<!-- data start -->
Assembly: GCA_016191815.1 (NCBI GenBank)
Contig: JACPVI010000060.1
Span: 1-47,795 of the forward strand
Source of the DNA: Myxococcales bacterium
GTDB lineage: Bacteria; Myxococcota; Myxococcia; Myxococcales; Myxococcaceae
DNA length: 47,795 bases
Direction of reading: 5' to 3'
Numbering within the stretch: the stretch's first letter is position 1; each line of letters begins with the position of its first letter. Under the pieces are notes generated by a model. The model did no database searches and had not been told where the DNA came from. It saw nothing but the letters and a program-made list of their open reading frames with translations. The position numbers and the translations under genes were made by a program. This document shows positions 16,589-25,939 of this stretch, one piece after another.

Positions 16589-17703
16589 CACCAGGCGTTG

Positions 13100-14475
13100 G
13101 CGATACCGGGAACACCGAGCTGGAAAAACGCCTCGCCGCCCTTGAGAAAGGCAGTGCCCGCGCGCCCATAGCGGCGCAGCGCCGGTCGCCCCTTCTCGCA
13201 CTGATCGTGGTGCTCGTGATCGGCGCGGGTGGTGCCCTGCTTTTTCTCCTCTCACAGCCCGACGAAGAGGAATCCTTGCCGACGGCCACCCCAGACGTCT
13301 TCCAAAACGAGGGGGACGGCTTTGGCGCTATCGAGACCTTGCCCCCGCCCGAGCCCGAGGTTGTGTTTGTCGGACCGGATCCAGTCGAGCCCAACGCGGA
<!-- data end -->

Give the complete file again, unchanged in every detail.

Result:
Assembly: GCA_016191815.1 (NCBI GenBank)
Contig: JACPVI010000060.1
Span: 1-47,795 of the forward strand
Source of the DNA: Myxococcales bacterium
GTDB lineage: Bacteria; Myxococcota; Myxococcia; Myxococcales; Myxococcaceae
DNA length: 47,795 bases
Direction of reading: 5' to 3'
Numbering within the stretch: the stretch's first letter is position 1; each line of letters begins with the position of its first letter. Under the pieces are notes generated by a model. The model did no database searches and had not been told where the DNA came from. It saw nothing but the letters and a program-made list of their open reading frames with translations. The position numbers and the translations under genes were made by a program. This document shows positions 16,589-25,939 of this stretch, one piece after another.

Positions 16589-17703
16589 CACCAGGCGTTG

Positions 13100-14475
13100 G
13101 CGATACCGGGAACACCGAGCTGGAAAAACGCCTCGCCGCCCTTGAGAAAGGCAGTGCCCGCGCGCCCATAGCGGCGCAGCGCCGGTCGCCCCTTCTCGCA
13201 CTGATCGTGGTGCTCGTGATCGGCGCGGGTGGTGCCCTGCTTTTTCTCCTCTCACAGCCCGACGAAGAGGAATCCTTGCCGACGGCCACCCCAGACGTCT
13301 TCCAAAACGAGGGGGACGGCTTTGGCGCTATCGAGACCTTGCCCCCGCCCGAGCCCGAGGTTGTGTTTGTCGGACCGGATCCAGTCGAGCCCAACGCGGA